Arch Surg. 1933;26(1):41-49. doi:10.1001/archsurg.1933.01170010044004.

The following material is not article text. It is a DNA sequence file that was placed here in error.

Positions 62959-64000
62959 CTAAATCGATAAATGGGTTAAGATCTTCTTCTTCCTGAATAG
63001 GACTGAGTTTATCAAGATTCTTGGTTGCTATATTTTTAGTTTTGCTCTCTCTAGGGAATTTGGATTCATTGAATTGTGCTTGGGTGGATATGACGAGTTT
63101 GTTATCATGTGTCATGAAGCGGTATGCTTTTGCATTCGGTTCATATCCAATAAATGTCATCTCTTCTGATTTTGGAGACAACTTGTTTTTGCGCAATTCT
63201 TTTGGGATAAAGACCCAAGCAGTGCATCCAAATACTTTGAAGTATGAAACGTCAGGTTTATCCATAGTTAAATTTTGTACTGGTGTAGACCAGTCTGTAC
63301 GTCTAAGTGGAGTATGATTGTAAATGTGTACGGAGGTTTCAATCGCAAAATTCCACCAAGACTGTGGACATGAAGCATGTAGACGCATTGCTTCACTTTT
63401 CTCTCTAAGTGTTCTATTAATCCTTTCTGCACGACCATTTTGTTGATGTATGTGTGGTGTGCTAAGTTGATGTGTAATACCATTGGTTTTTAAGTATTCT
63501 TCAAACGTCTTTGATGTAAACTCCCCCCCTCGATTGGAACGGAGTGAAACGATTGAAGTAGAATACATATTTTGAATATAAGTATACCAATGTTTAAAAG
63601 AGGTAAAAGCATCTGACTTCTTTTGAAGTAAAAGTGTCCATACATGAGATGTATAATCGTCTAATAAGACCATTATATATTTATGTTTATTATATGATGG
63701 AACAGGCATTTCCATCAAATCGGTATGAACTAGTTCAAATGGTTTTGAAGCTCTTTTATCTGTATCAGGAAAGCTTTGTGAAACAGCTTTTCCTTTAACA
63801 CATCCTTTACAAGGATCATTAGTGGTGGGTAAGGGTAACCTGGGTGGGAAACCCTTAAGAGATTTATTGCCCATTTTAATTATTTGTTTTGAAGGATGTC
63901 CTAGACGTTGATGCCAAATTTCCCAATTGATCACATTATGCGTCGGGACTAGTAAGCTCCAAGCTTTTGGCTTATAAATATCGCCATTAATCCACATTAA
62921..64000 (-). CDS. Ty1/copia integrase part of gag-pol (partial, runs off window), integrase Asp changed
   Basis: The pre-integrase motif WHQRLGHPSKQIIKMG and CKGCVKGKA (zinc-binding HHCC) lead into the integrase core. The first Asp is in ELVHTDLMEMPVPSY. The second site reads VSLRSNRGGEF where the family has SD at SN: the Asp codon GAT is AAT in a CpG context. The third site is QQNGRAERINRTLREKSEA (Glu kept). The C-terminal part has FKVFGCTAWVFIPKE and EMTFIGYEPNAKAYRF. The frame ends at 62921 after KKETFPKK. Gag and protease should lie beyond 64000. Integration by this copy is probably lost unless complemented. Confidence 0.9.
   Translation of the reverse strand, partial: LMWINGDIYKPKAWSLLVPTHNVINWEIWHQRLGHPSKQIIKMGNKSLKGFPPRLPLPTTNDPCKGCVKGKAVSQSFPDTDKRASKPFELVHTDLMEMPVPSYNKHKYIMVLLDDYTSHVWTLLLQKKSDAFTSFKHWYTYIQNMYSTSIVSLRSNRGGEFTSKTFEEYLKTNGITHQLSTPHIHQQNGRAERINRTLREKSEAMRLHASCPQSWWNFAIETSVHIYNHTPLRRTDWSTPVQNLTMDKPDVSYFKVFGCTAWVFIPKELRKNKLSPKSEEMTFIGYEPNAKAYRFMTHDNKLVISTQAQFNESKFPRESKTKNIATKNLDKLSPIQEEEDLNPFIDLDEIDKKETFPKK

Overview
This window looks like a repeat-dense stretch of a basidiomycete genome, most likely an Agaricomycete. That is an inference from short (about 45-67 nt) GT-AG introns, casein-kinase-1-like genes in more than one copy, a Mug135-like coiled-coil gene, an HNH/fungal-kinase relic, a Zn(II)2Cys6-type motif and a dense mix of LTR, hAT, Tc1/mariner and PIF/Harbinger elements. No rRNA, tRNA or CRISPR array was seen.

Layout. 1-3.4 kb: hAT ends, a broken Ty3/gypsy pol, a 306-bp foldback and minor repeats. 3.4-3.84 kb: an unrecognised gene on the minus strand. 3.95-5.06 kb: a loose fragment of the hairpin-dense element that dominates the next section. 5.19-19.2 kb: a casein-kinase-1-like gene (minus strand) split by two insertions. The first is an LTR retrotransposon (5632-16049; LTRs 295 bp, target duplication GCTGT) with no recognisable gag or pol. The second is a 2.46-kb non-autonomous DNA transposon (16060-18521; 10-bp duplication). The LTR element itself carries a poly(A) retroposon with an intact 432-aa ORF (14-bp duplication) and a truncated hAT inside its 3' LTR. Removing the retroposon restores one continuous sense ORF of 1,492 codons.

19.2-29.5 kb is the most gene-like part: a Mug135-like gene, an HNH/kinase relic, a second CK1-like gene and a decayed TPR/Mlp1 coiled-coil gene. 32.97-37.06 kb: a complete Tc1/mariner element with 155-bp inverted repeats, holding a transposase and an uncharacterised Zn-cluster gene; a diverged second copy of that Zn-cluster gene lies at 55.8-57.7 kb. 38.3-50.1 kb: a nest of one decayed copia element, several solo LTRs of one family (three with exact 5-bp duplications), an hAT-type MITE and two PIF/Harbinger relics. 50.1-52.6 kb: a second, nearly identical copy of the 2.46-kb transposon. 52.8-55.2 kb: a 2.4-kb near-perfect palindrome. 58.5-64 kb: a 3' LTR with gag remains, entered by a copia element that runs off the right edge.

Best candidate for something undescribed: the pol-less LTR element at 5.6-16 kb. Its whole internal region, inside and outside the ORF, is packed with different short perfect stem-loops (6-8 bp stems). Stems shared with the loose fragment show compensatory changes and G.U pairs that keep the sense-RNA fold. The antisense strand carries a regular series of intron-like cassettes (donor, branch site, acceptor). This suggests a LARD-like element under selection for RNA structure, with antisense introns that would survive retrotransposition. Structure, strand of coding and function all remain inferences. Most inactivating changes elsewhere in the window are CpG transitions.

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Last year, before the Chicago Urological Society, Dr. Burstein and I reviewed a series of fifty-five cases of perinephritic abscess.1 Thirty-two were metastatic in origin. The metastatic abscesses are of particular interest because they are usually diagnosed only when the condition has become well developed. They are, in the vast majority of cases, primarily cortical abscesses of the kidney,2 thus accounting for the difficulty in their diagnosis. The abscess at first does not communicate with the renal pelvis, so that the urinary and pyelographic findings are negative until some weeks later, when the abscess has extended and communicates with the pelvis. The outer capsule undergoes inflammatory reaction and encapsulates the abscess, and thus here also evidence does not usually present itself until the abscess has spread into the perinephric tissue, when it is possible to make the diagnosis by the presence of a tumor, the finding of pus


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